After Approximately 30 minutes of walking the path spits into two. There is a sign post to the right for trek 11 or you can continue on trek 10 by going straight.
From here trek 10 start to go up hill very steeply. The path is lined with trees and is made up of their roots. These form a kind of natural set of steps.
It is a constant climb and can therefore be a little bit difficult for people who are not so fit. Take your time and stop if you need to.
Finally the climb ends. The path winds through a few more trees before emerging into a clearing. Infront of you is the summit with a pylon planted on top.
Following the path around to the pylon you start to get your first views over the surround countryside. Although this is not the highest peak in the area it certainly feels like the top of the world. As you follow the path around you are treated to almost 360 degree views.
The Way Back Down
From here there are a few options; you can return the way you can which is the quickest way back to town. You can go back to the point where you first saw the pylon and take the path to the left. This will lead you down to the Cameron Valley Tea Plantation. Or the final option is to continue on route 10 down the other side of the summit.
I continued on route 10. This path was still through the jungle and covered in tree roots, however it was not as steep and therefore I found it much easier.
There are a few junctions on the path. Trek number 11 joins up with 10 again. I considered going back along that way but was not sure how long it would take and I was starting to feel a little tired so I continued with trek 10.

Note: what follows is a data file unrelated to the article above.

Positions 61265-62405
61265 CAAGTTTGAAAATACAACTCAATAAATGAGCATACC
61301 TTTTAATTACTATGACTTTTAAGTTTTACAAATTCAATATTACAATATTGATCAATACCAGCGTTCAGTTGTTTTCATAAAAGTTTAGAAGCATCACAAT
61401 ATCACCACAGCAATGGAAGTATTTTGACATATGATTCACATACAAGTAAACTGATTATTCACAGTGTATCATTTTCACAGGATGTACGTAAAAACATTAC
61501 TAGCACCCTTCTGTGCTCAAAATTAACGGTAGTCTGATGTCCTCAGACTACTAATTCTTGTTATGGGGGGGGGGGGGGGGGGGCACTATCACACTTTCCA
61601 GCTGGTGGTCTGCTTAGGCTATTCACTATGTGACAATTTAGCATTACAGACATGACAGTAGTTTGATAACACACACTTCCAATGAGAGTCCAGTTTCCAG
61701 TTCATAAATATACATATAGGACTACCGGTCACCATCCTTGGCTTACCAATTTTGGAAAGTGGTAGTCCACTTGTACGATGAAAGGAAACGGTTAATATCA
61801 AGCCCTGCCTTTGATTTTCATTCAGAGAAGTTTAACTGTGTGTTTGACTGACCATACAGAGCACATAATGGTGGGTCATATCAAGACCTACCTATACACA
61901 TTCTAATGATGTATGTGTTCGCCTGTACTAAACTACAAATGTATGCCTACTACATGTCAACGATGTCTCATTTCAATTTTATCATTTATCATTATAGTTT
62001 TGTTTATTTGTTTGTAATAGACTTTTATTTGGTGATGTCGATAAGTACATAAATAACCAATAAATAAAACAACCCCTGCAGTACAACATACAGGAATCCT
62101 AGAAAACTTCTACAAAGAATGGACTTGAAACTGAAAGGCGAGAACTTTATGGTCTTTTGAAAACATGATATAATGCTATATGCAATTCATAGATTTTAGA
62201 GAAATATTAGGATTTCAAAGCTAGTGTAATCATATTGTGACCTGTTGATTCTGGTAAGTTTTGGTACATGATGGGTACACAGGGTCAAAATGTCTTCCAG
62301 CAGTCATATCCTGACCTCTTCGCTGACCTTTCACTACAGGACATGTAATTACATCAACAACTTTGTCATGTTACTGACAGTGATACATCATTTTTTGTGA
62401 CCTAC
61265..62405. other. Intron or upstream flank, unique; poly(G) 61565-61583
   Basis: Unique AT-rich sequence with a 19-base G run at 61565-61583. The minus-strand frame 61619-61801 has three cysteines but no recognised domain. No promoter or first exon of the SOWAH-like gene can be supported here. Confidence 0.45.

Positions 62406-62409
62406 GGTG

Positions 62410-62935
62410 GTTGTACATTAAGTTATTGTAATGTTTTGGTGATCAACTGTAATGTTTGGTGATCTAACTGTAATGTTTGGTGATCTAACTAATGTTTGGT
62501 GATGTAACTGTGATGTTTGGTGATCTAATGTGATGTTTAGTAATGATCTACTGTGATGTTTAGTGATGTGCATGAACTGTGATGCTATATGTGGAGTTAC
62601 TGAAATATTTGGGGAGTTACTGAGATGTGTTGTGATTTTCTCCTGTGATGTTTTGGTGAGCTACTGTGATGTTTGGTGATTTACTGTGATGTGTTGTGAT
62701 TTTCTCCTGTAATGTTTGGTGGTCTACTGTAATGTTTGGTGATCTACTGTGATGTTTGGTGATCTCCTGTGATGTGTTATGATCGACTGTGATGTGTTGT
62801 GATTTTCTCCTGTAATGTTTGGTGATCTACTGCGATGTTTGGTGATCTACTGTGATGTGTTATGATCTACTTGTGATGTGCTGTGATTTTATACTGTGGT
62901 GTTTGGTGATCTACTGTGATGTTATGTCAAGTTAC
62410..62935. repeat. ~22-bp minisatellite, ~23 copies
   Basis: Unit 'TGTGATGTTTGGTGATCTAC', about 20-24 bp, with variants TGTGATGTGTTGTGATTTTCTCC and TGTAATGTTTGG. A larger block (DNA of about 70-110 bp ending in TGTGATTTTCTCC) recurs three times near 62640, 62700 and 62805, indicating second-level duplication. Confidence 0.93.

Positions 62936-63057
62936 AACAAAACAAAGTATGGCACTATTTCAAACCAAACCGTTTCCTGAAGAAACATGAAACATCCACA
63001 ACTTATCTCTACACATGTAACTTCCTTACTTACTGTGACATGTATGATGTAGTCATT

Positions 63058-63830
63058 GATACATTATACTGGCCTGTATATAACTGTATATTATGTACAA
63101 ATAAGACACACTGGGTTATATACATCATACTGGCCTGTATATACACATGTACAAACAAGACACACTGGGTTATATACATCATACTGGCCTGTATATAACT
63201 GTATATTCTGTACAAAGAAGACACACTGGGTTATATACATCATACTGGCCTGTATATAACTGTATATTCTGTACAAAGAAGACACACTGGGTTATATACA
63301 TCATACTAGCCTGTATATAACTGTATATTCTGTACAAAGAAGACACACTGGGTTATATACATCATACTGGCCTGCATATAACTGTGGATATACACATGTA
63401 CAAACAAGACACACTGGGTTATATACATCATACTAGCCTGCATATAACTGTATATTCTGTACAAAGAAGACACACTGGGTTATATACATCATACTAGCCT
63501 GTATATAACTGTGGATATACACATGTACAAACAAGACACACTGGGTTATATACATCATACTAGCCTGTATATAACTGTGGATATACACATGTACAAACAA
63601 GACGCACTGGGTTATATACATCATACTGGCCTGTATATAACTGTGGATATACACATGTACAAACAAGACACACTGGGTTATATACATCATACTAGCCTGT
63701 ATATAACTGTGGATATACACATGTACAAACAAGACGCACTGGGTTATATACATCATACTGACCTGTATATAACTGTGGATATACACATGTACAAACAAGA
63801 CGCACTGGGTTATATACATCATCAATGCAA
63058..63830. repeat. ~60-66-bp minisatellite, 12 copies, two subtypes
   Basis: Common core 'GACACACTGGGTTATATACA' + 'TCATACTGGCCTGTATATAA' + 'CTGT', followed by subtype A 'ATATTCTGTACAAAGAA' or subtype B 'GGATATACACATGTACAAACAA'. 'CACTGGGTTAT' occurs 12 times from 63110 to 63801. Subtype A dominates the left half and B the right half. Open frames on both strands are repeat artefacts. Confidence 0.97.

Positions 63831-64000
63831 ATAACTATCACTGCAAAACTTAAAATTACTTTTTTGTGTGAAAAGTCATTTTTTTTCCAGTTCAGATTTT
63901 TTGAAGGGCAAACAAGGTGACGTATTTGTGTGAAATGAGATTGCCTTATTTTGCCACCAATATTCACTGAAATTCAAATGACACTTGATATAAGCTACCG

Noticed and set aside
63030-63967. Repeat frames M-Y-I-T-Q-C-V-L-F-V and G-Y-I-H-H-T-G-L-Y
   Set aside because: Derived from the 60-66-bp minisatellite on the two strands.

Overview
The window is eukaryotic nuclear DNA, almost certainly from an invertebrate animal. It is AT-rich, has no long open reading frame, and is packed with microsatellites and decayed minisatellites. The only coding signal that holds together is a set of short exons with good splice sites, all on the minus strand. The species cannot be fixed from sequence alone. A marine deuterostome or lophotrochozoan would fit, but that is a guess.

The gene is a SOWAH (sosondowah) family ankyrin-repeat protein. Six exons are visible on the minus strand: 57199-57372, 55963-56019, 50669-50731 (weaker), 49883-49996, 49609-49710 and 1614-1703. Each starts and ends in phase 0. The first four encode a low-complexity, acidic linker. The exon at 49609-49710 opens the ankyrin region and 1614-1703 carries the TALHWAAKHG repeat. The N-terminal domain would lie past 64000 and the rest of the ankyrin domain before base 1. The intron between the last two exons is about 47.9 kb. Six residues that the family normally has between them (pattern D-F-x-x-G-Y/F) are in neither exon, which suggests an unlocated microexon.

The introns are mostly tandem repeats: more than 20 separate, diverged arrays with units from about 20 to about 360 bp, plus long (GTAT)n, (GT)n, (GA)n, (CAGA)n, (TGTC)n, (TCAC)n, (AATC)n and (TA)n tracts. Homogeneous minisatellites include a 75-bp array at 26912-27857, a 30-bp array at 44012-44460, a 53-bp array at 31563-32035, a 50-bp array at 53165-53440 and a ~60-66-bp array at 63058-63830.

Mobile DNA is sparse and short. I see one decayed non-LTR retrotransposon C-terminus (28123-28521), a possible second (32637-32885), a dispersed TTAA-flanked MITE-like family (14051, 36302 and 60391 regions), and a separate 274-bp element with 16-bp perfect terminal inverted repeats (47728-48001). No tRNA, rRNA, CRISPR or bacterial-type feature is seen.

The next junction provided the opportunity to visit the power station or to continue through the jungle. I took the path to the power station and quickly regretted it. This path was very steep and slippery. I fell down a couple of times.
The power station was nothing special but the jungle path finally ended and I joined a paved path.
Getting back to Town
This power station is 3 kilometres from town. After following the paved path for half a kilometre there is a junction. If you take the left turn you will quickly end up on the main road where it is easy to hitchhike back to town.
I took the left turn which is a round still under construction. This road was actually more muddy than the jungle trek however there were nice views back toward the mountain which I had just climbed.
After a lot of sharp bends this path ended back in town.
Tips for Hiking Here
- Wear good comfortable shoes, trainers or hiking boots are best.
- Use suncream, although you are under the cover of the trees for the majority of the hike you can still burn.
- Use insect repellant, it is the jungle there are mosquitos everywhere.
- Take plenty of water, at least 1 litre.
- Take some high energy snacks, this is a long hike so you will get tired and hungry.
- Finally have fun. Take your time, don’t push yourself and only do what you are capable of.